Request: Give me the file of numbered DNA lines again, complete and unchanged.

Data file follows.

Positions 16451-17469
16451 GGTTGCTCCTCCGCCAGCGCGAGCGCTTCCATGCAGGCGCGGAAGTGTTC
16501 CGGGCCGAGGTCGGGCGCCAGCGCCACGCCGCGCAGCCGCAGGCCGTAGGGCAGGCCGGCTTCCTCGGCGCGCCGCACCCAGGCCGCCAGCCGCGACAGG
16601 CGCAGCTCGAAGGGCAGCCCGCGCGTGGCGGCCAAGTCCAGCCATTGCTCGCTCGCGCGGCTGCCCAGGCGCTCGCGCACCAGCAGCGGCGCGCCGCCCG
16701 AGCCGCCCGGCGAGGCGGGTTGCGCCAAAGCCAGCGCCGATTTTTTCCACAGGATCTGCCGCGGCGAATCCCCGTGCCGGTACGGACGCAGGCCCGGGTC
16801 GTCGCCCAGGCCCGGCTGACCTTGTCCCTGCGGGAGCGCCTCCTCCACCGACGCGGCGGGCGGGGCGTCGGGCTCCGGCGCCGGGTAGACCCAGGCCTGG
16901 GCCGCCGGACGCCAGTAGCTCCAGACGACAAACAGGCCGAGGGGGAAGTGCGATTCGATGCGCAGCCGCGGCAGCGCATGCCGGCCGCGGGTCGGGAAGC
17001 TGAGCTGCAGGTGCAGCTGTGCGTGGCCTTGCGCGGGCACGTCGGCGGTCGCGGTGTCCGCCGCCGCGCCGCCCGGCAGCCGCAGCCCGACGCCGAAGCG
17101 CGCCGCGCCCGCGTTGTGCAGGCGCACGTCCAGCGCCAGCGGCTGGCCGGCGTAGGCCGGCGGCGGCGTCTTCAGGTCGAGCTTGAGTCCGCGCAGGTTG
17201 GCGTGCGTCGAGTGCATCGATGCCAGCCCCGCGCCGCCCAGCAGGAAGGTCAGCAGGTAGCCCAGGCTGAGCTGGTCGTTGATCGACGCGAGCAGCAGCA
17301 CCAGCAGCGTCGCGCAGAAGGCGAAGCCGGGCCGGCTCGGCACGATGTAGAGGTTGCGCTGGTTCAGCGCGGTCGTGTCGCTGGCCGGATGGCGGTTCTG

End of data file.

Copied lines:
Positions 16451-17469
16451 GGTTGCTCCTCCGCCAGCGCGAGCGCTTCCATGCAGGCGCGGAAGTGTTC
16501 CGGGCCGAGGTCGGGCGCCAGCGCCACGCCGCGCAGCCGCAGGCCGTAGGGCAGGCCGGCTTCCTCGGCGCGCCGCACCCAGGCCGCCAGCCGCGACAGG
16601 CGCAGCTCGAAGGGCAGCCCGCGCGTGGCGGCCAAGTCCAGCCATTGCTCGCTCGCGCGGCTGCCCAGGCGCTCGCGCACCAGCAGCGGCGCGCCGCCCG
16701 AGCCGCCCGGCGAGGCGGGTTGCGCCAAAGCCAGCGCCGATTTTTTCCACAGGATCTGCCGCGGCGAATCCCCGTGCCGGTACGGACGCAGGCCCGGGTC
16801 GTCGCCCAGGCCCGGCTGACCTTGTCCCTGCGGGAGCGCCTCCTCCACCGACGCGGCGGGCGGGGCGTCGGGCTCCGGCGCCGGGTAGACCCAGGCCTGG
16901 GCCGCCGGACGCCAGTAGCTCCAGACGACAAACAGGCCGAGGGGGAAGTGCGATTCGATGCGCAGCCGCGGCAGCGCATGCCGGCCGCGGGTCGGGAAGC
17001 TGAGCTGCAGGTGCAGCTGTGCGTGGCCTTGCGCGGGCACGTCGGCGGTCGCGGTGTCCGCCGCCGCGCCGCCCGGCAGCCGCAGCCCGACGCCGAAGCG
17101 CGCCGCGCCCGCGTTGTGCAGGCGCACGTCCAGCGCCAGCGGCTGGCCGGCGTAGGCCGGCGGCGGCGTCTTCAGGTCGAGCTTGAGTCCGCGCAGGTTG
17201 GCGTGCGTCGAGTGCATCGATGCCAGCCCCGCGCCGCCCAGCAGGAAGGTCAGCAGGTAGCCCAGGCTGAGCTGGTCGTTGATCGACGCGAGCAGCAGCA
17301 CCAGCAGCGTCGCGCAGAAGGCGAAGCCGGGCCGGCTCGGCACGATGTAGAGGTTGCGCTGGTTCAGCGCGGTCGTGTCGCTGGCCGGATGGCGGTTCTG